There’s a lot of thought, emotion, and decision-making that goes into a donor’s decision to make a gift. Every element of a nonprofit’s website, especially the donation form, has an effect on their decision to donate. Does your donation form reinforce someone’s decision to give? Will it persuade unconvinced prospects to take the plunge? If you’re not 100% positive that your donation form is in top shape, take a look at some of these design ideas for a successful donation page.
Put Your Donation Amount Options First
Putting the donation amount before the payment information on a donation form is a relatively easy way to boost donor conversions. It seems like a relatively minor change, but it can have a very real psychological effect on your donors! When people enter a donation amount right away, filling in their personal information becomes a no-brainer — they’re just finishing the donation they’ve already begun. Entering payment information first, though, doesn’t have the psychological effect of committing 100% to making a donation, and donors are more likely to leave the form without making their gift.
Carefully Choose Suggested Donation Amounts
The pre-set suggested donation amounts can really influence a donor’s perception of your nonprofit and, in turn, can affect how much they donate to you. “The amounts that donors see on a form influence the value new donors place on an organization’s mission and cause while encouraging donors to give at a higher level than they might otherwise give,” says Jacob Fullhart, one of Qgiv’s customer service techs.
To get the best results, Fullhart suggests choosing the average gift you’d like to receive and making it the second lowest amount on your form. “The second lowest amount on a form is likely to be the most popular option for the same reason the second cheapest bottle of wine is the most popular on any restaurant’s menu. Stepping up to the second price point triggers a feeling in a restaurant-goer’s mind that they are getting a better product and will have a better experience while still getting a bargain,” he says. “Many donors that might otherwise give a lower gift will step up to the second amount on a donation form, and they will feel better about their gift, and they’ll get the sense that they didn’t give at the lowest level and are doing more to help the organization.”
Tell Donors What They’re Getting
Donors support nonprofits because they want to make a difference in the world. Tell them how they’re solving problems and helping people! A great example of this concept is from Lakeland Volunteers In Medicine, a nonprofit in Qgiv’s hometown that offers medical and dental services to the working uninsured. Their website shows that a donation of $36.89 can cover the average cost of one patient’s treatment, or that a donation of $800 can cover the cost of screening 10 women for breast cancer. It’s an easy way to compel donors to support your nonprofit by donating to solve a tangible problem.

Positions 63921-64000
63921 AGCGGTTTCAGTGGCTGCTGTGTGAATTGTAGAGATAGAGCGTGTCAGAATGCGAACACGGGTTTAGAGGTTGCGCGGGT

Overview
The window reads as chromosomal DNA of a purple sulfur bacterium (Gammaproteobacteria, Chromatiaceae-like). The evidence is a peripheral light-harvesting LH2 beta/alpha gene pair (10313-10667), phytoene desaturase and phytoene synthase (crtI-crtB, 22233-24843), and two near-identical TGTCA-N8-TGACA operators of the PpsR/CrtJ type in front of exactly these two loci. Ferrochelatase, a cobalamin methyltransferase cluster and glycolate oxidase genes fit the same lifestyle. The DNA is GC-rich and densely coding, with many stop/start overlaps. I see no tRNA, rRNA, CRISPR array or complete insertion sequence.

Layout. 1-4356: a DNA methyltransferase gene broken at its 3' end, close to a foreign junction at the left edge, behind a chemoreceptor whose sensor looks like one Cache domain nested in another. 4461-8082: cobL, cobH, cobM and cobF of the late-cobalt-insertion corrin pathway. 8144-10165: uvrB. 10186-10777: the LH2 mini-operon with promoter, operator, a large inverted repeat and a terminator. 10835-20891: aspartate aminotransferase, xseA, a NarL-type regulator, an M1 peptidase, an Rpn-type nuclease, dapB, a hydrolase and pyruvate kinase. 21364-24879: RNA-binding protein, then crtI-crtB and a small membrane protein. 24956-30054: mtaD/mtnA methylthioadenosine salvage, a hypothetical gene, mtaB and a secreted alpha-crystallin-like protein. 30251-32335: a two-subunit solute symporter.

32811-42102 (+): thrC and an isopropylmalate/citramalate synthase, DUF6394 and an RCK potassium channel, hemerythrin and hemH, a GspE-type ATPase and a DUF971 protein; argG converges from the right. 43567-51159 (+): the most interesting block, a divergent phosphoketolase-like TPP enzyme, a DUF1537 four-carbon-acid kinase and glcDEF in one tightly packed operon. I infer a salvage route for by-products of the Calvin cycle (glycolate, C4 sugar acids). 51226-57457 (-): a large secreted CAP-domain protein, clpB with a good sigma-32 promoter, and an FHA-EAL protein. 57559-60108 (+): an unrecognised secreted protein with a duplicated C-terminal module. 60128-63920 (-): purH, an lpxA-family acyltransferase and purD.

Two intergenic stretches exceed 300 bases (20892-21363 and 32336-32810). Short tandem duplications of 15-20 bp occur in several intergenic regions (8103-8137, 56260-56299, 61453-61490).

Get Rid of Confusing Buttons
Do you have a “Reset Form” button at the bottom of your donation form? If you do, it’s time to ditch it. Accidentally hitting “Reset” instead of “Submit” can result in plenty of frustration for your donors… and can cause you to miss out on a potential donation. Keep your form as fool-proof and clear as possible! Get rid of excess buttons that can distract people from finishing their transaction.
Suppress Navigation Items on Your Form (When Possible)
This method should probably be applied on a case-by-case basis, but it’s an interesting concept. Some nonprofits find that donor conversion rates tend to lift when they turn off standard navigation items on their donation form. Often, they’ll remove the majority of their site navigation links (think links like “About Us,” “Get Involved,” “Our Story”) and provide a link only that will take the donor back to the homepage. Including fewer navigation items means that donors have fewer chances to be distracted by another link that will take them away from the donation form.
Not comfortable removing the standard navigation links from your donation page? Try removing those links from donation forms for specific campaigns and events. You can also remove them from forms that you link to in fundraising campaigns, e-mail asks, and newsletters. That way, you’ll maintain the standard links on your primary donation form and offer fewer distractions for people who click to your form with the sole intention to give.
Include the Appropriate Security Certificates
It’s important that donors feel secure when they’re submitting a payment to your organization. They want to know that their information is being guarded and that supporting your organization won’t put them in a vulnerable financial position. So, while they might not be the most lovely icons ever designed, don’t remove security certificates from your form. The SSL certificates that are on your form reassure your supporters that they can give to your organization without leaving themselves susceptible to identity theft.